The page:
Only six reasons you can leave the country
Only about a third of requests by Australians to leave the country has been successful as the international travel ban passes the five-month mark.
While countries such as New Zealand, the United Kingdom and the United States have advised their citizens against travelling overseas, Australia appears to be the only democracy where outbound travellers need special permission to leave - and it seems particularly hard to get the green light.
Since Prime Minister Scott Morrison shut Australia's borders to outbound travellers on March 25, Australians have required a travel exemption from the Australian Border Force (ABF) to leave the country.
The ABF told news.com.au as at August 16, Australian citizens and permanent residents have made more than 104,780 travel exemption requests. Requests may cover more than one person and individual travellers may have made multiple requests.
Of those, more than 34,370 people have been successful.
During the same period, more than 10,940 requests were denied, with the remainder "otherwise finalised", including requests that were withdrawn or didn't provide sufficient information.
There are six reasons Australian citizens and permanent residents can seek permission to leave the country.
They are: travel is part of the response to the COVID-19 outbreak, travel is essential for the conduct of critical industries and business, to receive urgent medical treatment not available in Australia, urgent and unavoidable personal business, compassionate or humanitarian grounds, and travel in the national interest.
Temporary visa holders are free to leave Australia at any time but it's up to the ABF Commissioner to decide if they can re-enter.
They are also exemptions for airline and maritime crew, New Zealanders with a Special Category (subclass 444) visa, freight workers, and people travelling for government business.
However, some Australians are finding their legitimate reasons for leaving the country are still not good enough.
This week, Melbourne man Niall Williams told news.com.au he and his brother were knocked back multiple times trying to get permission to leave Australia to see their dying dad in the UK - and they only got approval after he passed away.
"My brother is in Sydney, I'm in Melbourne but the Australian Government wouldn't allow us to leave," he told said.
"We got refused the first time, and they essentially said that until we gave them the death certificate, it wasn't enough."
The brothers found out their dad was gravely ill in late May, and he died on June 2.
Mr Williams said his brother's application was accepted four days later and Mr Williams' on the fifth day, and they were able to make it to the UK for the funeral.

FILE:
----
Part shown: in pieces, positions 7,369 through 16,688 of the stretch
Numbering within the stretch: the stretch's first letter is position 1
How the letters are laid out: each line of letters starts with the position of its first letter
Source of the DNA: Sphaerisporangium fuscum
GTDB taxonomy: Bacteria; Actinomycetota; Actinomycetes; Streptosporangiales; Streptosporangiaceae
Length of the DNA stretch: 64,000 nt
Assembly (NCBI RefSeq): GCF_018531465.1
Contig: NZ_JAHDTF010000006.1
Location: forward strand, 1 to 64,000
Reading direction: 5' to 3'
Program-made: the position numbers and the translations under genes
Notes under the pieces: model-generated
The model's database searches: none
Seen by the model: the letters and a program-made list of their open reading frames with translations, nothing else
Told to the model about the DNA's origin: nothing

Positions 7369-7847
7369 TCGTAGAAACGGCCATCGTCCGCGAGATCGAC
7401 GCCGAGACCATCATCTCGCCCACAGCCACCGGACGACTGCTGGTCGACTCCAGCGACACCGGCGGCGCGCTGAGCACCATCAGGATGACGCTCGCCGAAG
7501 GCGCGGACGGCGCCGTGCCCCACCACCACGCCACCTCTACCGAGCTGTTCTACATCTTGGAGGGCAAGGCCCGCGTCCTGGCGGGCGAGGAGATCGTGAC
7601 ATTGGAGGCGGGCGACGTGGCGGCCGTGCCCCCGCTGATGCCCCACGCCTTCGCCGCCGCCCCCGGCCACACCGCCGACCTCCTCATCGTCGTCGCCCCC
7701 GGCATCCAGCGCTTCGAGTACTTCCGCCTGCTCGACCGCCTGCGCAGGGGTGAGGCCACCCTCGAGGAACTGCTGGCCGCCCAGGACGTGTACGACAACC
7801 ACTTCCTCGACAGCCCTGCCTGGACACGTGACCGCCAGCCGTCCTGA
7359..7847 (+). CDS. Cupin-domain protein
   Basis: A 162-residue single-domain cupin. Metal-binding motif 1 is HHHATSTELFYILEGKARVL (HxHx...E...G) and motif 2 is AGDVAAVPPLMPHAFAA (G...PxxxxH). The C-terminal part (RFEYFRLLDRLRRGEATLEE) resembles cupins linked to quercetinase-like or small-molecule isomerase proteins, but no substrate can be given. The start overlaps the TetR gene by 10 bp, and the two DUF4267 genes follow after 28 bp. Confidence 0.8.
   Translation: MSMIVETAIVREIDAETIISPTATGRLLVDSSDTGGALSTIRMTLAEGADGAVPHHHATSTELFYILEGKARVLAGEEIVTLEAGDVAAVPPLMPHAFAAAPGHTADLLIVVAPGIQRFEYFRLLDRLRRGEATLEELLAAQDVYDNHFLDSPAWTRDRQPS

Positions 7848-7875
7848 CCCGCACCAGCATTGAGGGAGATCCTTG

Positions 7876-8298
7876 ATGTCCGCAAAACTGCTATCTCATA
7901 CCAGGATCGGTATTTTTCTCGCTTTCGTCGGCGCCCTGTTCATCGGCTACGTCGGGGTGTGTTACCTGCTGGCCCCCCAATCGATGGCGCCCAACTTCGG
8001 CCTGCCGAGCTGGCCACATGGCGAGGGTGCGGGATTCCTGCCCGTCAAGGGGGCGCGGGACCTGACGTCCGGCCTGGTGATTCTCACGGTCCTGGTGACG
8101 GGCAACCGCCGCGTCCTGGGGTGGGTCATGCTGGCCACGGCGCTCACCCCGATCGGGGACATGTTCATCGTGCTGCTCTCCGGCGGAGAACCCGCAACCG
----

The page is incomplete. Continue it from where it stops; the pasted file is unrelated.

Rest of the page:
Local MPs have been inundated with pleas for help from residents who are struggling to secure permission to leave Australia for urgent matters.
Liberal MP Dave Sharma, from Wentworth in Sydney's eastern suburbs, told the Sydney Morning Herald the travel ban was a "pretty extraordinary restriction on people's liberty" while independent MP Zali Steggall in Warringah said the rule "puts us on par with North Korea".
DOWNSIDE OF MAKING IT OUT
However, Australians who do make it overseas are facing major problems trying to get back.
Thousands of Australians who were stranded overseas due to the pandemic are growing increasingly desperate as the Federal Government's strict caps on inbound traveller numbers and the scarcity of international flights make travel to Australia seemingly impossible.
Airlines are increasingly bumping confirmed passengers in favour of those with more expensive tickets so they can remain profitable.
Mr Williams, who is still in the UK after the death of his father, doesn't know if he'll actually be boarding his September 10 flight from the UK to Sydney.
He had a flight booked on August 13 but it was cancelled 72 hours before it was due to depart.
"So now I'm pretty much stuck in the UK for a month without any support," he told news.com.au.
"I don't have any family really locally, my partner is stuck in Melbourne and she's struggling because everyone seems to be at the moment in this lockdown.
"My issue really at the moment is that it's almost like a lottery system for the flights."
Since last month, international arrivals have been capped per week to 525 in Perth and 500 in Brisbane, and 450 per day with a maximum of 50 passengers per flight in Sydney.
Melbourne remains off limits to inbound international travellers.
Some Australians in Europe with business class tickets have been advised by airlines the earliest availability for another flight to Australia is around Christmas, while economy passengers are unlikely to make it back home this year.
Returning Australians also face the significant cost of two weeks of self-funded mandatory hotel quarantine upon their return, which can cost around $3000.
The Prime Minister has not flagged when Australia's international borders will reopen, and Qantas doesn't expect international travel to resume until mid-2021.
But Mr Morrison said on Friday he was still considering a travel bubble with New Zealand and other Pacific Island nations, although reopening state borders remained his priority.
"I'm trying to get the New Zealand travel bubble back in place, and I'm sure we'll take that up again soon," Mr Morrison said.
"I'd like to see that also if we can among the Pacific nations … Japan is keen to do it, Singapore is keen to do this and there are a number of nations that are happy to do this with us and I can see that as the next step, but right now, we're trying to get the domestic borders open."